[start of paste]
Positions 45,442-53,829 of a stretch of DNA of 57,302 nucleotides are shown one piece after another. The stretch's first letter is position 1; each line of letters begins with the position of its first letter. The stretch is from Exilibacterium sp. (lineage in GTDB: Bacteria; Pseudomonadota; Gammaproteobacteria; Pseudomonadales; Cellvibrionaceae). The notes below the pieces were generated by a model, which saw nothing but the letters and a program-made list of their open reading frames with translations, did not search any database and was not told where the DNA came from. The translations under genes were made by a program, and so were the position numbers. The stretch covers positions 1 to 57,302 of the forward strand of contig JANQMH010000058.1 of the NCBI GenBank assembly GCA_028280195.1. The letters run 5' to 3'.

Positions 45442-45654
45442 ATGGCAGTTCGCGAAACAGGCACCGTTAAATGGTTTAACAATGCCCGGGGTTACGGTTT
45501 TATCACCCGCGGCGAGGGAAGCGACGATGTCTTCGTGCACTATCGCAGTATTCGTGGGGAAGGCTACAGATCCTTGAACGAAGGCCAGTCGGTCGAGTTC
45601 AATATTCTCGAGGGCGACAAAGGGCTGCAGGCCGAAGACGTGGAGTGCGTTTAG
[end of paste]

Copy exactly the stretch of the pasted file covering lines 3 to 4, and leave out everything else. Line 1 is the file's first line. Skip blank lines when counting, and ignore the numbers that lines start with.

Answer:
45442 ATGGCAGTTCGCGAAACAGGCACCGTTAAATGGTTTAACAATGCCCGGGGTTACGGTTT
45501 TATCACCCGCGGCGAGGGAAGCGACGATGTCTTCGTGCACTATCGCAGTATTCGTGGGGAAGGCTACAGATCCTTGAACGAAGGCCAGTCGGTCGAGTTC